The Battle of Thermopylae (pronounced "ther-MOP-i-lee") in 480 BC is perhaps the most famous military last stand of all times. It was an "against all odds" battle which has inspired people over the centuries because of the bravery and determination of the Spartans. Military leaders cite it as an example of training, equipment and use of terrain. It has become a symbol of courage against overwhelming odds.
The battle took place in Greece between the Greek army and the army of the Persian empire. Greeks were led by soldiers from Sparta, a Greek city state. The spartans were a select group of Spartan soldiers who had been handpicked by King Leonidas, commander of the army. They were "sire only" warriors which meant that each one had already sired a son and were a suicide unit in the sense that each man was prepared to die in battle if necessary. Sparta was known for its military society and its army. Its society was focused almost entirely on warfare. The Spartans were famous for their military culture. The role of the Spartan army was to serve Sparta by protecting its borders and the massive slave population it controlled. Its army was one of the most feared forces in the ancient world
The Persian army, led by Xerxes, had already crossed Europe on its march to Greece for a second attempt to conquer Greece. The Persians had planned this invasion. They had set up major food depots along the planned route and brought a navy for support. Before the invasion began a Persian was sent to King Leonidas to negotiate a treaty. Leonidas’s response was to "come and get them" and sent the Persian back empty handed.
The Greek force had about 7,000 men compared to the Persian army with between 100,000 and 300,000 men. The Greeks took a stand at the narrow pass at Thermopylae which led to central Greece. At its narrowest point it was only 50 feet wide with mountains and other inacessible areas blocking access unless through the pass. The Greek army was blocking the only road through which the Persian army had go to invade Greece.
The Greek’s were equipped with a long spear and a heavy shield plus body armor. The Persians had a shorter javelin like spear and a light wicker shield instead of the bronze shield of the Greeks.The Greeks used a wall of overlapping shields and spears to span the entire width of the pass. The Persians use of arrows and their shorter spears with light armor were not enough to break through. Over two days of battle the Persians could not get through even when they tried an assault with "the immortals" an elite corps of 10,000 men who were specially trained as soldiers. The Greek king arranged relays of fresh troops to the front line. After repeated attacks the Persians abandoned the attempt leaving piles of dead Persian bodies behind. It was clear that a frontal assault was not going to work.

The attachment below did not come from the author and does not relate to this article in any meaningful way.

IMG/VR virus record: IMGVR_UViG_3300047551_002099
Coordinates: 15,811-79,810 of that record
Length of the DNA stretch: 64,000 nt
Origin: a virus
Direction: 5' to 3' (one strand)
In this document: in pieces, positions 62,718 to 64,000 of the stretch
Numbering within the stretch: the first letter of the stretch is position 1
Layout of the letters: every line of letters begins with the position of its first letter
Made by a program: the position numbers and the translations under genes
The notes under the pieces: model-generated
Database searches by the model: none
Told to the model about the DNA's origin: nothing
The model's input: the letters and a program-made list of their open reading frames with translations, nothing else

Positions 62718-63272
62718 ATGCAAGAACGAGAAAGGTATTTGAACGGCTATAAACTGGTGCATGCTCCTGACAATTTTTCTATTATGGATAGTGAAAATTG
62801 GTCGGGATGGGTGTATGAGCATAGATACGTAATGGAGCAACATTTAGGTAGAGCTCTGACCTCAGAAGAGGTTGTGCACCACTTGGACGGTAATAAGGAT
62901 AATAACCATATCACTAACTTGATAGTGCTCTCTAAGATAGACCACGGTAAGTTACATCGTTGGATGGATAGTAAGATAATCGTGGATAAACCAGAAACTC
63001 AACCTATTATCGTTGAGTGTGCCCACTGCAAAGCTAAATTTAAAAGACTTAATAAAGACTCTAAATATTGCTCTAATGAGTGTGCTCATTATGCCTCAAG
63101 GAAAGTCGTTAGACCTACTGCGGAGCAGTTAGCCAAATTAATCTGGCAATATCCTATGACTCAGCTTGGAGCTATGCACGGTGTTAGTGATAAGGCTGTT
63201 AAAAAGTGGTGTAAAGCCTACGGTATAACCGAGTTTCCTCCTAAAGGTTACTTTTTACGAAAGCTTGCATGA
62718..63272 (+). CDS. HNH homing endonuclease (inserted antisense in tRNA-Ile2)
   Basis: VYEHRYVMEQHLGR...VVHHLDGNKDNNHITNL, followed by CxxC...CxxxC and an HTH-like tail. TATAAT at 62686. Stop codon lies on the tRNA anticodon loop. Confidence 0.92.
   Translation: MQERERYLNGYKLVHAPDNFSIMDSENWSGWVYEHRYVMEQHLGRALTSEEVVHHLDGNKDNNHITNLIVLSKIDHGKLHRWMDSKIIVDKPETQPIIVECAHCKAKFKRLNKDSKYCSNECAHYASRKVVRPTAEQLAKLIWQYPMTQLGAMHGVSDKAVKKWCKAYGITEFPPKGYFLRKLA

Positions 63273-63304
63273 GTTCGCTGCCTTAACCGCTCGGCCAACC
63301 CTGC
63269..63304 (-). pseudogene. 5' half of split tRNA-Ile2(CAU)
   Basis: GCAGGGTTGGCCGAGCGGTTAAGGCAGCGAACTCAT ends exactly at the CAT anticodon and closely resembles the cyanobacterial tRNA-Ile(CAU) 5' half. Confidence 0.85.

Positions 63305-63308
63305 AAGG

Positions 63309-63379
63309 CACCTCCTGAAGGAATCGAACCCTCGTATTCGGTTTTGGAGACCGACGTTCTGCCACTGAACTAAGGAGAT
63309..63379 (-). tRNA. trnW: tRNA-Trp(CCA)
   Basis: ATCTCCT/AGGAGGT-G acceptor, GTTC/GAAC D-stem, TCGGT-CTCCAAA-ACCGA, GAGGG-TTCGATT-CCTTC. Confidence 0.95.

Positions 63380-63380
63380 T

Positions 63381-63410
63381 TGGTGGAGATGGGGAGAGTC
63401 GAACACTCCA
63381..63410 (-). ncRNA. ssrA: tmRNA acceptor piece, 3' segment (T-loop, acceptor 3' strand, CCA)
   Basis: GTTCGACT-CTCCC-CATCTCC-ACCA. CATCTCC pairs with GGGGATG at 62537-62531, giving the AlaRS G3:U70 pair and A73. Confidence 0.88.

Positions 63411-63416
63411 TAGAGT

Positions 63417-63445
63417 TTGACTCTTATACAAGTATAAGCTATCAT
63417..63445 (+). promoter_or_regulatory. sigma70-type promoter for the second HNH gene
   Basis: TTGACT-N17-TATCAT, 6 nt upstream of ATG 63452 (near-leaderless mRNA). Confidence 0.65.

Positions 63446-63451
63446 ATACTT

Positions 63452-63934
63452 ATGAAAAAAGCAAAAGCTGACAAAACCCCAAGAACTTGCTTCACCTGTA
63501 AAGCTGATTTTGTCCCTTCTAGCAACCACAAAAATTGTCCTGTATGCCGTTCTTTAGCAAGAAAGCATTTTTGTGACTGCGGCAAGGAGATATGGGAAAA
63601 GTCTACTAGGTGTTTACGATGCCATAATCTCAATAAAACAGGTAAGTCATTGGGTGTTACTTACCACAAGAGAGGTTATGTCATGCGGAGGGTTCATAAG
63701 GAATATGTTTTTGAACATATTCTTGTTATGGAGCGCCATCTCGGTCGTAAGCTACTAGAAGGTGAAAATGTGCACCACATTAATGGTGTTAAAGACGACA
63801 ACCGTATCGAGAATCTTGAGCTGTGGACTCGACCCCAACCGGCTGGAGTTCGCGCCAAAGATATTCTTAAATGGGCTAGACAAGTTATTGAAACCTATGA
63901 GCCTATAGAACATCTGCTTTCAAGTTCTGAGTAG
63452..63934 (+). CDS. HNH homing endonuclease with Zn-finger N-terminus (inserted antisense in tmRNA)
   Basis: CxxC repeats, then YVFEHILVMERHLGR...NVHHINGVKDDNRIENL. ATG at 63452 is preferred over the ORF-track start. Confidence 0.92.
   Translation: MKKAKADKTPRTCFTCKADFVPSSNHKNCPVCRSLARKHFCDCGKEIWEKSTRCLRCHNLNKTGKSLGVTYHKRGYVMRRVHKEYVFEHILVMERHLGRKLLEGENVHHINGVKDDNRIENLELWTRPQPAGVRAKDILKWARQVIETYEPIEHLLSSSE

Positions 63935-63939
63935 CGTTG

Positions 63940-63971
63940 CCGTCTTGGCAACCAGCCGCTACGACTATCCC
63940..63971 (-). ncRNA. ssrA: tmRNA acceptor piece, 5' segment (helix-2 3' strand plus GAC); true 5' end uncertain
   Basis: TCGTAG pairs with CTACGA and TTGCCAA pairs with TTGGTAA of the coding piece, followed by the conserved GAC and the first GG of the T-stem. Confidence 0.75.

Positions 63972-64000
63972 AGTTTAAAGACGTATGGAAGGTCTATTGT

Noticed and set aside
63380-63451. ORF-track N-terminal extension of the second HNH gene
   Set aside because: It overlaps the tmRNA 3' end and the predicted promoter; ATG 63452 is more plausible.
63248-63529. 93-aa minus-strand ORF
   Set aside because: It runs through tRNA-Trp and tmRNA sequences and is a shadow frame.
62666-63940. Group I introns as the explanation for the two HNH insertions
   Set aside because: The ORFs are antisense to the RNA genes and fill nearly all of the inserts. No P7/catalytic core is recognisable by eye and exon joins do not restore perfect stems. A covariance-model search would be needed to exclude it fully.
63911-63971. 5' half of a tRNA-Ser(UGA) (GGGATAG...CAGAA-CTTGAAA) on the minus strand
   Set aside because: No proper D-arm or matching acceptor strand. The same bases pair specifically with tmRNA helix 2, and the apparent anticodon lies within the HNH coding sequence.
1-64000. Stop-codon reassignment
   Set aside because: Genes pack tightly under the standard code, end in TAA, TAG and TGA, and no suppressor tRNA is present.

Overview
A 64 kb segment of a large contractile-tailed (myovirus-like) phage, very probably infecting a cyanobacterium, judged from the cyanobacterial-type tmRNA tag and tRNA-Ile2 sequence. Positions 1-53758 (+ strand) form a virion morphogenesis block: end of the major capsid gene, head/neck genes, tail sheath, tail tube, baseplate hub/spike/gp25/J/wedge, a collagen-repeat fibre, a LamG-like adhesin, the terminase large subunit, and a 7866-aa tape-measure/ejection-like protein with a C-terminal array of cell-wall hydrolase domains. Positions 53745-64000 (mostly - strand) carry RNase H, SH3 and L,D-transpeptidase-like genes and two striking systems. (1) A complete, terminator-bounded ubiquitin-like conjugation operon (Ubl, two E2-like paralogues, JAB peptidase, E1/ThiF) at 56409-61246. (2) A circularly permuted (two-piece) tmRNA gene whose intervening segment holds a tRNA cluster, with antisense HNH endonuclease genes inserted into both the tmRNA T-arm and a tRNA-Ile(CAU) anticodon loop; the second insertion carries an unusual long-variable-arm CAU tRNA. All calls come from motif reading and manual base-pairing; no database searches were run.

But, late on the second day of fighting a local man agreed to show the Persians a path around the pass and to guide them behind the Greek front line in exchange for a reward. Leonidas had stationed some 1000 Phocian volunteers to guard this path but they were surprised by the Persians who fired "showers of arrows" at them. The Phocians retreated to make a last unsuccessful stand and were killed. The Persians advanced to outflank the Greek army.
When Leonidas discovered he was being outflanked he decided to save his army by sending them away and stall the Persians to allow their escape. He stayed at the battle scene with 300 Spartans and 1100 other members of the Army to make a last stand. They were totally outnumbered by the Persians.
The Greeks met the Persian army in the wider part of the pass. The Greeks fought with spears until they were shattered or lost. They then fought with short swords and finally in hand to hand fighting until most of them were killed. The Persians surrounded the remaining army from the hills and rained down arrows until the last Greek was dead. Xerxes was so enraged by the Greek toll on his army that he had the head of the body of Leonidas cut off. The Persians then advanced on to Greece.
The rest of the story is that while the Persians successfully invaded Greece the Greeks created a blockade of the Persian ships preventing the landing of more troops. In a naval battle the Greek fleet destroyed much of the Persian fleet. Xerxes became fearful his army might be trapped in Europe so he retreated back to Asia. But, the bravery of the Spartans at the battle of Thermopylae lives on through history.